Every year tens of thousands of kids are injured by their consumer tested toys. Hundreds of thousands of reports come in and it takes a number of government regulated commissions and bureaus just to handle toy safety.
When you think of classic toys from your childhood or your parents childhood you realize some of them were insanely dangerous (a few of those make the list here) but we haven't learned our lesson from toys. In fact it seems like we're inventing new and more creative ways to make them dangerous.In 2012, an estimated 265,000 children were treated for toy-related injuries in emergency rooms [source: Consumer Product Safety Commission]. This doesn't even include the number of adults who were injured after playing with toys not meant to accommodate their size and weight. Toys can be dangerous, toys can be deadly. Read up and see what to avoid wrapping up for your little daughter/son/niece or nephew on their next birthday.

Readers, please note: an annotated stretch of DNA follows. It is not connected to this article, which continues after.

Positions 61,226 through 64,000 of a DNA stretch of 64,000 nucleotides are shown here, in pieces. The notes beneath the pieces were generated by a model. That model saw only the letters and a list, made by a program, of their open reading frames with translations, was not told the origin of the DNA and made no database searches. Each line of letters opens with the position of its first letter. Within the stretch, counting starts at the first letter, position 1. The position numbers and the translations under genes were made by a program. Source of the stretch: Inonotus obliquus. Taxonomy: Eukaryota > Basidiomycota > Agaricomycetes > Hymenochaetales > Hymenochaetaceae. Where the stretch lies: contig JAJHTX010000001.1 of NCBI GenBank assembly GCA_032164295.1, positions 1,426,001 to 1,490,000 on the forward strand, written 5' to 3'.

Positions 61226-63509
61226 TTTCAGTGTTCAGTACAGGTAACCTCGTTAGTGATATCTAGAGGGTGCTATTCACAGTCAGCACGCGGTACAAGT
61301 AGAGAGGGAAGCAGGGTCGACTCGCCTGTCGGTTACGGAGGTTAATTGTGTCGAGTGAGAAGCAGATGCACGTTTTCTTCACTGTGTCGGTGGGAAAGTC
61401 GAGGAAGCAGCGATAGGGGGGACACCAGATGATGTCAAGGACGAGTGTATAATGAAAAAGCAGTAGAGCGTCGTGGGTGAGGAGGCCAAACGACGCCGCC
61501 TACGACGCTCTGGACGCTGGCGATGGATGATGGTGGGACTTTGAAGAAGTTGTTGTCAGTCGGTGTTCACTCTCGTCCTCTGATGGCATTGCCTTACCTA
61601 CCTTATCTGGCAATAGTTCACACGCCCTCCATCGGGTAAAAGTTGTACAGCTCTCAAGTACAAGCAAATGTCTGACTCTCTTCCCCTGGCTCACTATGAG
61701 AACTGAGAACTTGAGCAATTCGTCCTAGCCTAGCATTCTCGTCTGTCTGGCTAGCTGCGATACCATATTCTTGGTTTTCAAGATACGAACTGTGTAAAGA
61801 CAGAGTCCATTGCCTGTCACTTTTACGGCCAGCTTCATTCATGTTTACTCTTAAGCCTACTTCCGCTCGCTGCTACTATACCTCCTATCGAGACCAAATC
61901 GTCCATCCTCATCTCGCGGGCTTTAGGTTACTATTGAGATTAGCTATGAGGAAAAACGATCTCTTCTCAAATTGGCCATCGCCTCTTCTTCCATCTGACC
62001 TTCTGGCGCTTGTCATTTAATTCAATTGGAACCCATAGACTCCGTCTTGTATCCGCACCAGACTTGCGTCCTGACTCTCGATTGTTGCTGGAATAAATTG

U-238 Atomic Energy Lab
The same man responsible for the Gilbert Glass Blowing Kit (and Erector sets too, but those are just awesome) was also responsible for releasing radiation as a toy for kids.These Atomic energy labs came with three different types of LIVE uranium ore! And a Geiger counter just in case you wanted to measure the amount of radiation you were receiving.
Gilbert Glass Blowing Set
When you think glass blowing what do you think of? Extreme heat? Sharp Objects? Molten Glass? Children's Toy? Well in the 1950's they certainly did, the Gilbert Glass Blowing Kit was all of those things and more!Go ahead Timmy heat that glass to a malleable state (1,000 Degrees Fahrenheit) have fun!
Super hot trays of plastic to easily burn children? Check.
Imminent Fire Hazard? Check.
Plastic-y staining goop the consistency of syrup? Check.
These are interesting because they seem so obviously dangerous. What part of throwing a weighted spike in the air and seeing where it lands seems safe?It's like Friendly Fire: The Game. (The force of an original steel tipped thrown lawn dart was an estimated 23,000 pounds of pressure per inch, more than enough to pierce a skull)